A complete bibliography of her work has not yet been compiled, but a memoriam in an 1888 issue of The Housekeeper said her stories also appeared in the Indiana Farmer, Interior, Watchman, Journal and Messenger, Presbyterian Banner, Household, Housekeeper, Little Corporal, Toledo Blade, Western Rural and Woman’s Journal. She also wrote children’s stories for The Children’s Hour and The Little Corporal.


Rosella Rice’s works do not appear in any literary collections or curriculums, although there is a growing appreciation of the “local color” women writers of the 19th century, who include the much more famous Louisa May Alcott and Harriet Beecher Stowe. A good introduction to these women, although it does not include Rosella, is “Home Material: Ohio’s 19th Century Regional Women’s Fiction,” 1998, Bowling Green State University Popular Press, by Hiram College professor Sandra Parker.


Yet, what she wrote 150 years ago remains quite readable and entertaining today. She was a popular writer in every sense of the word, and her stories are conversational and full of personality. Many are also full of that local color and historical details to which this website is dedicated.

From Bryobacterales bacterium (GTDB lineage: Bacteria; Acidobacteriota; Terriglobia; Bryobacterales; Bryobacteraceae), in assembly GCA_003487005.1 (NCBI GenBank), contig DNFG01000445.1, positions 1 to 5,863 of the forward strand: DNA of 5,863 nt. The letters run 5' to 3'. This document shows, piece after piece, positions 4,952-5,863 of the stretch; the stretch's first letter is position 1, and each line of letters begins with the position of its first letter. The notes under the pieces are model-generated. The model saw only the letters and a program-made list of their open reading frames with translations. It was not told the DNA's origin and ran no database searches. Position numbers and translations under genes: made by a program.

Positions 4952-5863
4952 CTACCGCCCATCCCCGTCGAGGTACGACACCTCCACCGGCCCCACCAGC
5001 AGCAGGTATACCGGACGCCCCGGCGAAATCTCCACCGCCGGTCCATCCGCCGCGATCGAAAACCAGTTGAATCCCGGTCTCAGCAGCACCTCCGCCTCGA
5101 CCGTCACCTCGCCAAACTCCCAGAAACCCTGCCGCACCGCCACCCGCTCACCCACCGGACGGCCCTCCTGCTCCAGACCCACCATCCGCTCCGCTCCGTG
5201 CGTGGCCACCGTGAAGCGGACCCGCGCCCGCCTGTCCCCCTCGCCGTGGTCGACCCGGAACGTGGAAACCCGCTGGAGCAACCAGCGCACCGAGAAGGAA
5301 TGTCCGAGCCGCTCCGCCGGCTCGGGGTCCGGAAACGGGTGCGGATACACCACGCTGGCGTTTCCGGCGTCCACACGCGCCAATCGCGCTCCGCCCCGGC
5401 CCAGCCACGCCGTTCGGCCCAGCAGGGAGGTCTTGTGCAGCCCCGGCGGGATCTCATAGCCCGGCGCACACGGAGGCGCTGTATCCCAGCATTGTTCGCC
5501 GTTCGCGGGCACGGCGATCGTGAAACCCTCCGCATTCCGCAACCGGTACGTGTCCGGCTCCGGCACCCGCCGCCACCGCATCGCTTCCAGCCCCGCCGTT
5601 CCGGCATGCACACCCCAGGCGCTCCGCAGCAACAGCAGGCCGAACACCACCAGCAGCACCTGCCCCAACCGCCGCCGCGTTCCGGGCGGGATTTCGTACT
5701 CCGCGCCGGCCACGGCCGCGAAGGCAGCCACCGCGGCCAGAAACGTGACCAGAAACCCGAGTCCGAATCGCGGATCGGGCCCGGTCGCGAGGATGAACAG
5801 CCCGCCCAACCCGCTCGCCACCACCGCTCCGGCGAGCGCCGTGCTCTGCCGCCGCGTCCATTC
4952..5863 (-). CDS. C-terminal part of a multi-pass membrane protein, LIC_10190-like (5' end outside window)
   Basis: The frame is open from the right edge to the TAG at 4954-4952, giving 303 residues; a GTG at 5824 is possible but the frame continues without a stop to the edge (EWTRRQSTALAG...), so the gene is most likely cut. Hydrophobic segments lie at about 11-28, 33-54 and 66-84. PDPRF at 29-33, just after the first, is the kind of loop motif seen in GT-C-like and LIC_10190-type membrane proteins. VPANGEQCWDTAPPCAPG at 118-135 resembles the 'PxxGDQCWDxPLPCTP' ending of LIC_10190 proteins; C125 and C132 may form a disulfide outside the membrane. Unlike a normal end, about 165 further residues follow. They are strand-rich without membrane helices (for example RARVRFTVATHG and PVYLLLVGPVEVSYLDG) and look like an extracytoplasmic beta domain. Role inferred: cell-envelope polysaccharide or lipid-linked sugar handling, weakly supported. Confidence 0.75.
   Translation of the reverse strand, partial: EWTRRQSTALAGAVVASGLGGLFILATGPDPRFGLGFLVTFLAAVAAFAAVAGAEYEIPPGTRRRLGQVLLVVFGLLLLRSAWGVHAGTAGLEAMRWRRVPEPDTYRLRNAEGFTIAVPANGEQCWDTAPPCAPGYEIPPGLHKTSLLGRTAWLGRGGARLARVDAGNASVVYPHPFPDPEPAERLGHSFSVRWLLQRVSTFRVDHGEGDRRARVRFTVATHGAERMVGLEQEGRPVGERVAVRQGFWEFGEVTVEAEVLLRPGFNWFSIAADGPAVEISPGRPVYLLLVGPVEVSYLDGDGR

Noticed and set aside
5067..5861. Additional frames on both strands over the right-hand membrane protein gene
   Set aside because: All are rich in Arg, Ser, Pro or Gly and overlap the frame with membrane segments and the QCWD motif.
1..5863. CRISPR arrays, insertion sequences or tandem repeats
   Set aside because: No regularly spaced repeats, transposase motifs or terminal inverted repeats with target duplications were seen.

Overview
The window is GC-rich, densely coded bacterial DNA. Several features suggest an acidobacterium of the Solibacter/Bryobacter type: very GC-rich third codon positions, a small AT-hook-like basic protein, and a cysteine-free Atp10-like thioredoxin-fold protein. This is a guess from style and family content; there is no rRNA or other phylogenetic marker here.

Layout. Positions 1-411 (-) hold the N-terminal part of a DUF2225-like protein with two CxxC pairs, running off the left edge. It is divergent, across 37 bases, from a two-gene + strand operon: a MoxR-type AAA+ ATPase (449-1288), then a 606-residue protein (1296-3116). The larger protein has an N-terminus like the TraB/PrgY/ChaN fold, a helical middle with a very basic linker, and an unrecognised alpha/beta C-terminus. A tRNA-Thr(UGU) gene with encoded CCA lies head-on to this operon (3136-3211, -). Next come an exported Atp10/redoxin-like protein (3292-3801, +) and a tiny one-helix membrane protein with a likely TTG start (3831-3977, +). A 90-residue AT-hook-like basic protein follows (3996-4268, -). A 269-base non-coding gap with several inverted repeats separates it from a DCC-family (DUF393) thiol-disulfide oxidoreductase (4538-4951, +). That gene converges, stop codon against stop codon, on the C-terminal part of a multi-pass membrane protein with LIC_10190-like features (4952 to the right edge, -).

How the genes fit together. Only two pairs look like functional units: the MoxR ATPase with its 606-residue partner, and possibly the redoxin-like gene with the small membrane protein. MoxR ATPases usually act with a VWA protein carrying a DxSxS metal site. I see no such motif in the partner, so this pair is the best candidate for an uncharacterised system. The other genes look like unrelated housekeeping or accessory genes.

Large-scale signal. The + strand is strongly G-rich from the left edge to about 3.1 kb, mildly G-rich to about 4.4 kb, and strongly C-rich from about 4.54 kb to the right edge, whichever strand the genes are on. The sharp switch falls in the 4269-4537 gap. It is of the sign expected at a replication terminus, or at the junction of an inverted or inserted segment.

Perrysville and Green Township . . .

Rosella Rice was born in Richland County, Ohio; died in Ashland County, Ohio; and never moved out of the same house. Genealogists are familiar with that phenomenon. While Richland County was created in 1808, Ashland County didn’t come along until 1846, carved out of parts of Richland, Wayne, Huron and Lorain counties. So Green Township, like Rosella, started out in Richland County and became part of Ashland in 1846.


But settlement in Green Township took place even before either county was formed when the Delaware Indians in 1782  built Armstrong’s Town, better known as Greentown. While this village was burned during the uneasy first days of the War of 1812, white settlers arriving as early as 1809 lived peaceably alongside the Indians for three years and for a period of time after the war ended and some Indian families returned. Perrysville, the township’s only white town, was laid out according to statements by the Rice family and others, in 1812, although the plat map did not get to the courthouse until 1815.


The Delaware signed another treaty in 1817, giving up more than 8,000 acres or reservation land in the township and opening up additional federal land sales in the early 1820s. By the time of Rosella’s childhood, the Indians were gone, but plenty of people who remembered the earliest days of settlement remained to tell the stories… and Rosella was listening. And later writing.


Find links to other websites with more local history below.

Other local history sites and resources . . .

· Ashland County Ohio OHGenWeb Project

· Ashland County Chapter, Ohio Genealogical Society